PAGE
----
Essential country

Joseph Huber’s Americana at Canal

By Tim Anderl

Photo: Joseph Huber and the TIllers will perform March 20 at Canal Public House; photo: Michelle Jones

Joseph Huber’s music is little bit country, a little bit bluegrass and a little bit good old American roots rock and roll. His latest record, The Hanging Road, voted one of the 50 Essential Albums of 2014 by Saving Country Music, showcases a singer, songwriter and multi-instrumentalist who captivates listeners with his sincere and expert songcraft.

Acclaimed for his lyricism and heart-on-sleeve writing style, Americana enthusiasts looking for a more subversive and substantive substitute for today’s modern country and over-processed Top 40 Americana will find much to love in Huber’s road-tested, rootsy approach.

Dayton City Paper recently caught up with Huber to discuss his background, approach and forthcoming Dayton performance.

When did you realize roots and insurgent country sounds were those you were drawn to as a musician and performer?

Joseph Huber: About age 18 when I moved away from home, but happened to take some records from my folks’ house, including John Hartford and also the old time compilation of Will the Circle Be Unbroken. I started listening to that while in my punk rock days when I was listening to Fear and Dead Kennedy’s and I apparently thought that Earl Scruggs wasn’t that far of a leap.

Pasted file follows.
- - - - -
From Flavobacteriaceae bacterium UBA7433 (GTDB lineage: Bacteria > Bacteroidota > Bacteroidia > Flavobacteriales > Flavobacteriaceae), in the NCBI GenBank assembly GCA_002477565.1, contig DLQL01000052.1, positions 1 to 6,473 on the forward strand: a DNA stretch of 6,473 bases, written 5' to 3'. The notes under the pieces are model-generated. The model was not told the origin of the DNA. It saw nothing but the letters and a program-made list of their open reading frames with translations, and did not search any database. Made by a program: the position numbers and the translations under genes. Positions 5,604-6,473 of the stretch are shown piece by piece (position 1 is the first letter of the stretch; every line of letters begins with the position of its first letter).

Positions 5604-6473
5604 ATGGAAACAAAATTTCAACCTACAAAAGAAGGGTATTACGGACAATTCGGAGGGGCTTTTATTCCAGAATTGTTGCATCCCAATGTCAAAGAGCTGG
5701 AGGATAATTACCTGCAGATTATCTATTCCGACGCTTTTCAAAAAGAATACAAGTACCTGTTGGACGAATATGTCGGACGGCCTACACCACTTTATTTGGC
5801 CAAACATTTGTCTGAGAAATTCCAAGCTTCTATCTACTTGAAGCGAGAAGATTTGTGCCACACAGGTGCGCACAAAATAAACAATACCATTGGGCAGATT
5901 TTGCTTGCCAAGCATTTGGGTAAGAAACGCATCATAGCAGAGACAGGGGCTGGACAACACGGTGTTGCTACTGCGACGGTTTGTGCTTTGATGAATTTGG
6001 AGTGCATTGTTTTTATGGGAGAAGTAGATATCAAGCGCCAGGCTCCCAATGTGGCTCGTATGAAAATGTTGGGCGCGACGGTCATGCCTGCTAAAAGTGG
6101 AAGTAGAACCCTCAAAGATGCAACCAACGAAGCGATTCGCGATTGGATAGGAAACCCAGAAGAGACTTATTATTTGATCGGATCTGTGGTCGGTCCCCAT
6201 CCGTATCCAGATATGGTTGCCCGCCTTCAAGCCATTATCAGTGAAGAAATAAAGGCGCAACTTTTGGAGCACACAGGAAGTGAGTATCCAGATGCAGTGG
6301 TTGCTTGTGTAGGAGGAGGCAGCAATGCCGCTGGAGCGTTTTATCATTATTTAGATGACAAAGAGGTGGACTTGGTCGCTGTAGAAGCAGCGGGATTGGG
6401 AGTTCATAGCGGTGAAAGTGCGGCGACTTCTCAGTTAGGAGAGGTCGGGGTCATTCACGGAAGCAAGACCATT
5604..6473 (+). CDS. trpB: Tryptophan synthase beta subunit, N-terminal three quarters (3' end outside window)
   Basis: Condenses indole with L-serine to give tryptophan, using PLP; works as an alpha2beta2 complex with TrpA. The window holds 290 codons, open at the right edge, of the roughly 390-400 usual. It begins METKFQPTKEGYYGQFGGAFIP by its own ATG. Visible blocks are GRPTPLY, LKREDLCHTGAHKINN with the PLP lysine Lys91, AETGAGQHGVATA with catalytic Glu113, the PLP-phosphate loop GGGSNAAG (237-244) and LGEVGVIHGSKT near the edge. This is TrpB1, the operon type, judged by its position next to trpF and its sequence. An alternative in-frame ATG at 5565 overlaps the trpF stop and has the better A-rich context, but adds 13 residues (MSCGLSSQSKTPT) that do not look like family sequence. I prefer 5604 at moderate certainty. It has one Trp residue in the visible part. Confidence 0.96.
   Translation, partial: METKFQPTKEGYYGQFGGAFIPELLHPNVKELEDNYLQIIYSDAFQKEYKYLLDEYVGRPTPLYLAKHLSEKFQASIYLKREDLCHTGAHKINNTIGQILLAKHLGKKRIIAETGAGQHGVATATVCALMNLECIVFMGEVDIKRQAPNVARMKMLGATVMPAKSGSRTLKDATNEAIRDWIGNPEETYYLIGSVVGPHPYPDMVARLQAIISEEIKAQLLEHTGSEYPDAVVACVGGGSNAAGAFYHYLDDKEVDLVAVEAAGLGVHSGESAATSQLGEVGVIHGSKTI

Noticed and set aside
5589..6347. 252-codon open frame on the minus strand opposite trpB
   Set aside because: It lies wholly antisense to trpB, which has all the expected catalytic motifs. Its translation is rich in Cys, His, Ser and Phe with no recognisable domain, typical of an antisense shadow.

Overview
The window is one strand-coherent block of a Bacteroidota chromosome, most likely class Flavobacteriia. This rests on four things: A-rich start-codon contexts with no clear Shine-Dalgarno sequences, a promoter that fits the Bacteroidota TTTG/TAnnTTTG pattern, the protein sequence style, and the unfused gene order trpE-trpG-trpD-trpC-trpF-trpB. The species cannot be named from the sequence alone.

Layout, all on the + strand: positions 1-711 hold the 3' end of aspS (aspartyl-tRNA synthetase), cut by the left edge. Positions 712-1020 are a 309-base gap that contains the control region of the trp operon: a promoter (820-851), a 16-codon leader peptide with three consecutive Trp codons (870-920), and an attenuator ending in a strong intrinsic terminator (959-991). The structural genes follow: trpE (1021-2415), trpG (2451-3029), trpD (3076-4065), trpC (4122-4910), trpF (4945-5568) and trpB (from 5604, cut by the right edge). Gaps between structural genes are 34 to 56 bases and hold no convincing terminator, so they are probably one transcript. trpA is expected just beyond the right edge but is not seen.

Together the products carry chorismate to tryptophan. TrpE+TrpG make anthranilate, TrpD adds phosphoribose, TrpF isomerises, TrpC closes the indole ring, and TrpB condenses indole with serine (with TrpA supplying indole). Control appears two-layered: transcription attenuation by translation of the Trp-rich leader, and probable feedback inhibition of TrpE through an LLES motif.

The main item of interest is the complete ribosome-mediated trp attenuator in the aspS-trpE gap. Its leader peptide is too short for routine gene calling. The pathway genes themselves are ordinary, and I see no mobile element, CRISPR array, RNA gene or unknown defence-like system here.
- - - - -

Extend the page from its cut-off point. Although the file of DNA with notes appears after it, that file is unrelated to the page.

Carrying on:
I had a banjo in my hands about two weeks after first putting those records on. It was about nine or ten months later when I ran into Jayke Orvis, who I found out was playing mandolin, and he gave me a burned CD with the Hackensaw Boys and others on it. That’s when I saw that other young guys could do this too.

You perform all the tracks on your records yourself. Is that a control issue or is that your way of creating something that is most genuinely your own?

JH: Both, certainly. I definitely have some control issues, perhaps after playing for years in .357 String Band where I think I always wanted certain aspects to be done differently on a musical level and recording level. Not that those weren’t great years. And I think there’s something to be said for getting someone’s strict individual vision versus a watered-down compromise where everyone is only mostly happy. That’s a personal bias though – maybe an “American” bias where we idolize what the lone individual can accomplish – I’m not sure.

I think that’s just my brain’s natural psychological temperament too. My mind gets creative and rejuvenated during my time alone versus other temperaments that get rejuvenated by a social atmosphere and enjoy creating together. So, these recent “solo” records were my way of curing both the creative need, and the need for control.

When you tour sometimes you perform with a backing band. How do you determine who should be a trusted agent with your songs?